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advantage. In order to achieve this, theoretical and practical advice must be developed partly with respect to how collaboration between the three actors of the triple-helix, i.e. the industry, university and government, should be externally organised, and partly with respect to how knowledge creation and innovation oriented work should be organised internally among the different actors, thus turning the macro-, meso-, and micro-levels of the Triple Helix into creative knowledge environments. Creative knowledge environments are ‘environments in which new knowledge is produced by people, especially in their work settings’ (Hemlin et al., 2004, 2). Such creative knowledge environments can be found at macro- (e.g. national or regional innovation systems), meso- (e.g. research institutions and corporations) as well as microlevels (i.e. research groups or work teams), and contain physical, social and cognitive characteristics. This new focus on creative knowledge environments covers a void in the majority of innovation studies - primarily focusing on how knowledge are exploited through innovations and entrepreneurship – by analyzing how creation of new knowledge actually occurs as well as what characterize the environments in which creative knowledge-producing activities are carried out. This approach, thus, put stronger focus on the actors, agencies and governance forms as well as their respective environments relevant for constructing regional advantage in a triple-helix as well as a multi-level perspective. * * *

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Appendix 1: Conceptual and theoretical background
Constructed advantage: Definition and concepts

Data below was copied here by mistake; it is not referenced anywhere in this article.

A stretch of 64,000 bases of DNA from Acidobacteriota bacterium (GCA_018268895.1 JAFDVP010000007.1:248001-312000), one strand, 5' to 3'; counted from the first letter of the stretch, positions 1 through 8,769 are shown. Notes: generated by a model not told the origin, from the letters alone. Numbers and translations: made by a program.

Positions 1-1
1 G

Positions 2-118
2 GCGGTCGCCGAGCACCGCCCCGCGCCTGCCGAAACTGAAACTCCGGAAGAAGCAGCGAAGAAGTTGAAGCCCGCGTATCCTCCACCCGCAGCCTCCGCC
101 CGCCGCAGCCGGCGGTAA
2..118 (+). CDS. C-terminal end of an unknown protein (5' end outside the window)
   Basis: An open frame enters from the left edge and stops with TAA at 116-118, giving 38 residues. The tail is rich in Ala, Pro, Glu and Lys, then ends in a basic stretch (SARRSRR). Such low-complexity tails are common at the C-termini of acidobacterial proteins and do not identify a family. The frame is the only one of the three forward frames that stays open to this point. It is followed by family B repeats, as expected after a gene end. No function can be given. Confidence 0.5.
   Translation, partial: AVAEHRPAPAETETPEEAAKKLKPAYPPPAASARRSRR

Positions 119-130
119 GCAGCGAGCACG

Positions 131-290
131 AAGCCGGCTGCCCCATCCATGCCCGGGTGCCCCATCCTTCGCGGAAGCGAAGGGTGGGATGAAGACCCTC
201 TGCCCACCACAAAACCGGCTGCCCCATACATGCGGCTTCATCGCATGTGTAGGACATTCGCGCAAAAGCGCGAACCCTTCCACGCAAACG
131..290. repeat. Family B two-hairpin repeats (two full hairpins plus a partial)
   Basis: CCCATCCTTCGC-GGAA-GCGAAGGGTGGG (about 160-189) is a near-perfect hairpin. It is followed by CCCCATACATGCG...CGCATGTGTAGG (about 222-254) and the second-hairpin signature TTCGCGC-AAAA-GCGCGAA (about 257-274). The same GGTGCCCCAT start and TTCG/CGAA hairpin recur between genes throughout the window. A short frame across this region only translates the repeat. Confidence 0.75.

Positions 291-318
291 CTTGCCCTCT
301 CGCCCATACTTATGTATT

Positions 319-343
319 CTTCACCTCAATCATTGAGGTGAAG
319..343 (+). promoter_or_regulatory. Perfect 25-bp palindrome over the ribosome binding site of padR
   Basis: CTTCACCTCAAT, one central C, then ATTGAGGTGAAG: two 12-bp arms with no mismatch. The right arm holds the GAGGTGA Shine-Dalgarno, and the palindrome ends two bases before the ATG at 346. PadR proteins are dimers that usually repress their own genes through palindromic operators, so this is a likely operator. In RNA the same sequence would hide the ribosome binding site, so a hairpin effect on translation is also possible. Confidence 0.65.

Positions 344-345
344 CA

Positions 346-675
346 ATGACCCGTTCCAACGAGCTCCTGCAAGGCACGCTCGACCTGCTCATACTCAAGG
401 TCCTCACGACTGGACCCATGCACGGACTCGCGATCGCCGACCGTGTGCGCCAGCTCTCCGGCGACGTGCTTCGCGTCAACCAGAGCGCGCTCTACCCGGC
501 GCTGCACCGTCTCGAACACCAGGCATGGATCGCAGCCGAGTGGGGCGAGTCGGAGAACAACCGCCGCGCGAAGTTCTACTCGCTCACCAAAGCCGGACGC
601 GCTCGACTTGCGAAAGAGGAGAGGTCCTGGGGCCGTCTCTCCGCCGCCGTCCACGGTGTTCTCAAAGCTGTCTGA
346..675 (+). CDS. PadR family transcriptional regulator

‘Constructed advantage’ has lately turned up in the literature discussing how to achieve and promote regional competitiveness. So far, this discussion has not clearly and convincingly been able to explain in what ways ‘constructed advantage’ differ from ‘competitive advantage’. Porter (1990) introduced the concept ‘competitive advantage’ as an answer to what he considered was shortcomings with the Ricardian concept of ‘comparative advantage’, which had dominated the discourse and informed policy concerning trade and competition for nearly one and a half century. According to the principle of comparative advantage goods were traded on the competitive bases of using the lowest relative input costs in the production, i.e. the ‘natural’ production factors (including labour) each country had the relative best and/or affluent access to and most efficient use of. In this 1990 book Porter argues strongly for the need to come up with a new theory of competitive advantage, as the old Ricardian approach was not fully able to explain trade patterns and firms’, regions’ and nations’ competitiveness in the contemporary globalising economy. First of all, a globalising economy needed a more dynamic principle of competitive advantage, resting on ‘making more productive use of inputs, which requires continual innovation’ (Porter, 1998, p. 78). This more dynamic perspective emphasised that competitive advantage can be influenced by innovation policies and supporting regulatory and institutional frameworks. In this way innovation plays a central role in attaining and sustaining competitive advantage, explaining partly why firms from particular nations choose better strategies than firms from other nations competing in the same industries, and partly why firms from certain nations gain competitive advantages beyond the limited scope of the factor-based comparative advantages to include competitive advantages based on innovations nurtured by segmented markets, differentiated products, technology differences etc. This linking of competitiveness and innovation is of strategic importance as it represents the high road to economic development and the strong way of competing (in contrast to the weak way or the low road based on squeezing costs -low wages). Secondly, Porter stressed the increased importance of the nation state as a home base for successful global competition in particular industries even in a globalising economy. He argued that ‘competitive advantage is created and sustained through a highly localised process. Differences in national economic structures, values, cultures, institutions, and histories contribute profoundly to competitive success’ (Porter, 1990, p. 19). This extension of the notion of competitiveness from firms to regions and nations is important as it incorporates the view of an economy as embedded in social structures as well as of the competitiveness and performance of an economy as being strongly interlinked with and dependent upon the broader societal and institutional framework of nations (Hall and Soskice, 2001).